2 February, 2004

The morning temperatures have been in the high teens and low twenties Fahrenheit, cold enough to make sea ice. The winds have been relatively calm and when we are in the southern most part of McMurdo Sound, we are often breaking clear fresh ice. As we move around the Sound we encounter ice of different age and origins. Some of the smaller chunks of ice are annual ice, sea ice that was formed over the last year and has broken due to the tides and wind. This ice is much softer and when we hit it with the ship, it gives way easily and makes a soft muffled sound as it hits the hull.

Fast ice is multi year ice that is normally frozen right up to the shore. The "fast" refers to the ice being "held fast" in the same position for many years. This ice breaks free into the open water due to wind and wave action and has a completely different structure than the annual ice. It is much harder than the annual ice, and the sound that is made when it strikes the ship is like a metal hammer pounding on the hull. Early in the day, penguins and seals could be seen lounging on these ice flows. The penguin footprints crisscrossed the ice forming beautiful random patterns in the snow.

There are large icebergs that have calved off of the glaciers. Their ice is very old and has been formed over centuries from the accumulation of snow, and the affect of pressure on the snow crystals over time. As the snow gets thicker, it compresses the crystals to form very clear ice. The oldest ice in the glacier and the bergs is blue, but melts perfectly colorless. Over time the icebergs break apart into smaller chunks of various sizes that are typically referred to as bergy bits. Growlers are old berg pieces that have large below water protrusions that aren't detectable until you are right upon them.

In the process of doing our seismic survey, it has been very important that we avoid the ice as much as possible. When the ice strikes the hull, the ringing of the metal affects the data that we collect from the sonar. Navigating through the ice causes the streamers to curve changing the timing of the reflected signal and reducing the reliability of the data collected. Moving through the ice, the streamers can get caught on the ice and break it in pieces or break it away from the ship. The ship's pilots often consult with the scientists to confirm that the path that they choose through the ice flows also provides the scientists with the best possible data. Most times the pilots are able to find a route that gets good data and is gives safe passage for the ship.

By early morning preparations were being made to deploy the single channel streamer. The ET's and MT's were getting everything ready, and the scientists were deciding on shot lines and away points for the next couple of days.

At 9:50 AM the fire alarm sounded. Everyone left his or her stations, headed for their survival gear, and then to the 03-conference room for roll call. Ashley Lowe was one of the first to arrive and she began taking roll and having people sign into the logbook. Within a few minutes everyone was in the conference room, from the bunks or their duties, but the alarm was still ringing. It stopped briefly, and then started again. This time there were seven short rings and one long ring. This was the signal for abandon ship drill. It rang a second time, and the Chief Mate came in explained the drill.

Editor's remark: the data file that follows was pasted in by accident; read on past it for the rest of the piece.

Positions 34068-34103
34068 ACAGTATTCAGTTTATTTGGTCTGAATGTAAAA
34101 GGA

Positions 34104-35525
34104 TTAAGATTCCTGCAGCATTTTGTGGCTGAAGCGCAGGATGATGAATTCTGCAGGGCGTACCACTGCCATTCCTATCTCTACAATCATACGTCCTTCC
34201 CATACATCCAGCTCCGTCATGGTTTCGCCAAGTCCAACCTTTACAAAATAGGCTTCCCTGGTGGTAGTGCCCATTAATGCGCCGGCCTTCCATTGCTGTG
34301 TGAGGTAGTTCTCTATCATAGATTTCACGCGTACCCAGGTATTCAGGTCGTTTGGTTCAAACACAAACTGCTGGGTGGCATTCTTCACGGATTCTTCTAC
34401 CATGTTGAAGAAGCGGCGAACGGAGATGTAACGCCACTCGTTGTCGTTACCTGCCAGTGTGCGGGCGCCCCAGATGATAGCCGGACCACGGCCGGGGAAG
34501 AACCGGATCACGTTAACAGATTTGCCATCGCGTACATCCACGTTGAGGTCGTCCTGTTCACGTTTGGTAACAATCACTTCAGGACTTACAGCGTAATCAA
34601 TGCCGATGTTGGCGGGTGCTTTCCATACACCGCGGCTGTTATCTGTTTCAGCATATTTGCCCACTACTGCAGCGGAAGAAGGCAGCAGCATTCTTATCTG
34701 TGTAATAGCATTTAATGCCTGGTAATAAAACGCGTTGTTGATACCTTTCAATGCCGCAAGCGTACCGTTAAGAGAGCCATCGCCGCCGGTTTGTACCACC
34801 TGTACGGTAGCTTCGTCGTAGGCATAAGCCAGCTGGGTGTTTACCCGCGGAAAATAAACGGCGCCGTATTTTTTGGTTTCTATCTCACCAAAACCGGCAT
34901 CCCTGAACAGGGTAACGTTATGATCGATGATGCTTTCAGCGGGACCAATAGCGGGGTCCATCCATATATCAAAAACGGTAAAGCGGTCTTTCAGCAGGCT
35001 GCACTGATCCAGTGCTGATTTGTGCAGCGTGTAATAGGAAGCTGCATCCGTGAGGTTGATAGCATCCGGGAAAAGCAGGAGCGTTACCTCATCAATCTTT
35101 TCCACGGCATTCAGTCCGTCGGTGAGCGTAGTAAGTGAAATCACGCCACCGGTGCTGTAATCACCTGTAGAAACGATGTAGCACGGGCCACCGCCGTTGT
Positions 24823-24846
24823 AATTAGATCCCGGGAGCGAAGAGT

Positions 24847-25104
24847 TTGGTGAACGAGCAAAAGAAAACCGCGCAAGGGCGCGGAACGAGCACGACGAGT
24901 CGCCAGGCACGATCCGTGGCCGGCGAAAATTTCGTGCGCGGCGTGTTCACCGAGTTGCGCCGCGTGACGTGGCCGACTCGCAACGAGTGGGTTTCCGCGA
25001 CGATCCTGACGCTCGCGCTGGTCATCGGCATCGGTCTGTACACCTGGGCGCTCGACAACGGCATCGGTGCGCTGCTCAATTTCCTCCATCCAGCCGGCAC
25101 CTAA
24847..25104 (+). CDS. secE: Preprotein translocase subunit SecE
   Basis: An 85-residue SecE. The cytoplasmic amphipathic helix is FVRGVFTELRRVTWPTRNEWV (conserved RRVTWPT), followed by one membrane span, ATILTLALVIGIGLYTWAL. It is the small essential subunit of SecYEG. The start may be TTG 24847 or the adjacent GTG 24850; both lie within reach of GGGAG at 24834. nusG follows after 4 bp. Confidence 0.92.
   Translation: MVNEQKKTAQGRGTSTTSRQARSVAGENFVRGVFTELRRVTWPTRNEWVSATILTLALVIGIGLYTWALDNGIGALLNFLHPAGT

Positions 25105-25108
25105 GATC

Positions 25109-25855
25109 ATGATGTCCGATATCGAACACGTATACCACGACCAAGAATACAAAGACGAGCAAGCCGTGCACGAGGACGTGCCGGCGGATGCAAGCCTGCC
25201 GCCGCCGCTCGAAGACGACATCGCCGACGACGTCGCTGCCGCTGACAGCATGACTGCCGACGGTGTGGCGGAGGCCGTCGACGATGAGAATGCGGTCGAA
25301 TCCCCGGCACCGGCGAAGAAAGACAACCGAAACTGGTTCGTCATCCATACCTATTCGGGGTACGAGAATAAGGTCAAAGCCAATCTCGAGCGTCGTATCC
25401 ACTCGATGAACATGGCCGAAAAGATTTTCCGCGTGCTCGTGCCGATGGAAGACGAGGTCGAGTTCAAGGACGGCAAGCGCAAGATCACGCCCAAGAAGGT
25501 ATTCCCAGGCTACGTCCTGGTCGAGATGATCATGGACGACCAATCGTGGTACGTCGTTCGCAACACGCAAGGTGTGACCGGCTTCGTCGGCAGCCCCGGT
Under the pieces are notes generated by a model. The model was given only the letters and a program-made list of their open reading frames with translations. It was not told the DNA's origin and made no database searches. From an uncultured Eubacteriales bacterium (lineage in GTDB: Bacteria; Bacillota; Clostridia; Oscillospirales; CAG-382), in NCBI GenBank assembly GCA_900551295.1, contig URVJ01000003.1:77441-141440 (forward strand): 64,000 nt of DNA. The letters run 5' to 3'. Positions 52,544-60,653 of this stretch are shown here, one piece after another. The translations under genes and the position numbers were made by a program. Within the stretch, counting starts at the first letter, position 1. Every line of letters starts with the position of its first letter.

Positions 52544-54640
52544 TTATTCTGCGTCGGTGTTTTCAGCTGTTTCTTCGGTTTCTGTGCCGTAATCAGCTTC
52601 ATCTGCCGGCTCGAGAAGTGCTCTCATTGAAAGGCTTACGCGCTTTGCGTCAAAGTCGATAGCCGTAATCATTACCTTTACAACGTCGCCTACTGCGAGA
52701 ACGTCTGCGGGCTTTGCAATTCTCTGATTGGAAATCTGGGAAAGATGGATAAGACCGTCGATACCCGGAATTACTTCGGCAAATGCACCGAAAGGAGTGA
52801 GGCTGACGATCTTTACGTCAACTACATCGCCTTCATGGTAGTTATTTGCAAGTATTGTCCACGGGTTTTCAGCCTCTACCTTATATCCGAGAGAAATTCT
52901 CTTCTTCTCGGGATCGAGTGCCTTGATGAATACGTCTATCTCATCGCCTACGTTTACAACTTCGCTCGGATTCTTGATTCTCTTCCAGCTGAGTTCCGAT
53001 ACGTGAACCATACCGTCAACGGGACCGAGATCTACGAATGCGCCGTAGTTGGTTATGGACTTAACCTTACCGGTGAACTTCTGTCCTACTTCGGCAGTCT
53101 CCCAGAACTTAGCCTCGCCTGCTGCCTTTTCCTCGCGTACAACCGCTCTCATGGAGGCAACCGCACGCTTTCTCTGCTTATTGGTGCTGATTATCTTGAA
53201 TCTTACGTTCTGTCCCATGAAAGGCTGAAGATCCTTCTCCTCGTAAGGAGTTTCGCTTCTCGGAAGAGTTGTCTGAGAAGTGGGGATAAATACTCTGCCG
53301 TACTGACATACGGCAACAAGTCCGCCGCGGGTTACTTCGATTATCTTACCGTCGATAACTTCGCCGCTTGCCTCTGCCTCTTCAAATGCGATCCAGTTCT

He told us that in most cases, the crew has time to react to an emergency that would cause the ship to be abandoned. Everyone should be prepared to go to the safe area at that signal. The two lifeboats on the ship are each capable of holding all the people on the ship. The crew is divided between both lifeboats, as would the passengers in an emergency. The Chief Mate wanted us to be aware that it was important that we understand that the lifeboats can hold everyone. In a real abandonment, most of the time the ship goes down in such a way that only one lifeboat will be accessible. Knowing where to go and being prepared is key to safety of everyone on the ship.

By12:00 noon the marine techs started deploying the single channel steamer. At 12:00 PM the second watch started marine mammal observations. At 12:10 a sonobuoy was deployed and the electronics techs could hear whales detected by the buoy. The ramp up procedure requires that we wait 20 minutes from the start of observations before we start firing the air guns. At 12:25 PM observers could not see any whales in the area. By that time, the sonobuoy was miles away, and the exact distance the whales were from the ship could not be determined. Since we could not see any marine mammals within a one-mile visual radius, we begin shooting one gun at a time to start the seismic collection. Within 15 minutes were are up to speed and the guns are operating normally.

No marine mammals were observed within the concern radius and seismic collection continued through the afternoon and evening.


Vladimir (2nd Mate), Terry Wilson and Robert Potter (3rd Mate) check ice conditions and navigation on the bridge

Cristina Millan keeps watch for marine mammals.

Contact the TEA in the field at .
If you cannot connect through your browser, copy the TEA's e-mail address in the "To:" line of your favorite e-mail package.